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Receipt for yesterday's lunch:

The Ethiopian server asked for my name.

"Victor," I said.

"What?" she asked.

"Vic-tor," I enunciated as clearly as possible.

I paid for my order, then stood by the side to wait for my name to be called.

After about four minutes, she called out, "Bichetr!"

I claimed my burger, amidst the smiles of the other customers and the people working behind the counter.


[Thanks to Gypsy Gal]


  1. Alessio said,

    September 16, 2017 @ 9:55 am

    How was Bichetr pronounced?

  2. Ben Zimmer said,

    September 16, 2017 @ 10:01 am

    Not to be confused with the Mughal court painter Bichitr

  3. Jeff Carney said,

    September 16, 2017 @ 3:04 pm

    A friend once ordered Beefeater gin at a Chinese restaurant. The server wrote down "Bee Feeder." A forgivable error, but amusing.

  4. Jarek Weckwerth said,

    September 16, 2017 @ 4:14 pm

    Seemingly Ethiopian and Victor don't mix.

    However, this reminded me of a similar experience I had at the Starbucks at Copenhagen Airport not long ago. (Can't go much more cosmopolitan can one.)

    Watching the cashier struggle with the names of all of my friends in front of me (including things such as Kasia and Agnieszka), I thought I'd make his life a bit easier and identified myself as John. Yes, he could write that down no problem but the /dʒ/ came out very far from satisfactory when he repeated it (and later, when they called it out). Poor Danes.

    Coming back to my table with a cup marked "John" was good fun though.

  5. Rubrick said,

    September 16, 2017 @ 5:23 pm

    @Jeff Carney: Bee feeder for Beefeater is quite a nice eggcorn, though I don't know if it's Out There. After all, the Beefeaters serve the queen…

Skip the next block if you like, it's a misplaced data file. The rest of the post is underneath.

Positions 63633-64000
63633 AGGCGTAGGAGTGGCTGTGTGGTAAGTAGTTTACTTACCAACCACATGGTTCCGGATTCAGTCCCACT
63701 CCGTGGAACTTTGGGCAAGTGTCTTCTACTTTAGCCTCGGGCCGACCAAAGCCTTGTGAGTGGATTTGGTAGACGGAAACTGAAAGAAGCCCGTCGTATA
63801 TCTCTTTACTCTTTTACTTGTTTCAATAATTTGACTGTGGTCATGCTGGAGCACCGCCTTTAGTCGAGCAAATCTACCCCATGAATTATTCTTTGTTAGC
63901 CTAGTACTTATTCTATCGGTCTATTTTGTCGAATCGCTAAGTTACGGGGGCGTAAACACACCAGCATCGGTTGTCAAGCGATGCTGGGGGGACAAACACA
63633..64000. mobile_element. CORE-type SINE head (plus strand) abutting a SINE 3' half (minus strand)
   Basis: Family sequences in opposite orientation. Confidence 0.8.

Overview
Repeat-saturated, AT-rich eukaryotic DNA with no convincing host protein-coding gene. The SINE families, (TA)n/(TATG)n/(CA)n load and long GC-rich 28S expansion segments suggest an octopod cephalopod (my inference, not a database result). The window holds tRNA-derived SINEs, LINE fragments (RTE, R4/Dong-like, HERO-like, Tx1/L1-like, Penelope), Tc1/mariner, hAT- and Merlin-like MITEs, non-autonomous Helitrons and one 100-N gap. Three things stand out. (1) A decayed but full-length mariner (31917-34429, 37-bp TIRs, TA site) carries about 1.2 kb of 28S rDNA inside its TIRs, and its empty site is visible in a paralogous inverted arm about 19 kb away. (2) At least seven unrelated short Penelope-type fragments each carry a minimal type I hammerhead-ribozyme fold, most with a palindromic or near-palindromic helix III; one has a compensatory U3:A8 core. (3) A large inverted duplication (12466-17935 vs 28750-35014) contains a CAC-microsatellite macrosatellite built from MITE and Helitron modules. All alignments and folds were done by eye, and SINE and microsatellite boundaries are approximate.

6. Andrew Usher said,

    September 16, 2017 @ 5:43 pm

    Yes, I would also like to know how this was pronounced. Without any knowledge of the phonology this seems just a case of making fun of the foreigners (not that I would accuse you of crassly doing so).

    And when you pronounced 'Victor' the second time, how did you say it? I can think of several possibilities.

  7. Duncan said,

    September 16, 2017 @ 5:57 pm

    I work as a restaurant cashier at a rather large (unnamed) chain. They introduced names a few years ago, but apparently took a lesson from the various controversies surrounding names/labels on orders and do *NOT* print the name on the receipt or anywhere else readable by the customer, normally only displaying it on the kitchen monitors, tho it's also on the "reprint receipt" list on the registers, if we need to do that.

    They specifically train us to write it as it *sounds*, with more emphasis on that than "correct" spelling.

    Which has given me a new way to have fun with an otherwise potentially rather boring job:

    Ann Drew
    Wry Ann
    Brit Knee
    Toe Knee
    Ant on Knee
    Tray C
    Tie Lure

    (We even had a Tyler come in who was running an outdoors/hunting shop… he was wearing a T-shirt advertising it that I commented on first, leading to his mentioning the business, and I suggested they could use his name for their fishing products line. =:^)

    Of course some customers prefer not to give their name. They're usually A, B… but sometimes they supply alternatives such as Batman, GamerGirl, etc, and we have one regular that I look forward to seeing what he'll use each time, as it's always Hungry, Hurry, Rush (tho he didn't particularly appreciate my "like Limbaugh" comment one time he used that one and hasn't used that one since), Help, etc. Hearing the person handing it out call "help, your order is ready" appears to be mildly amusing to him, too, as he's used that one a few times recently.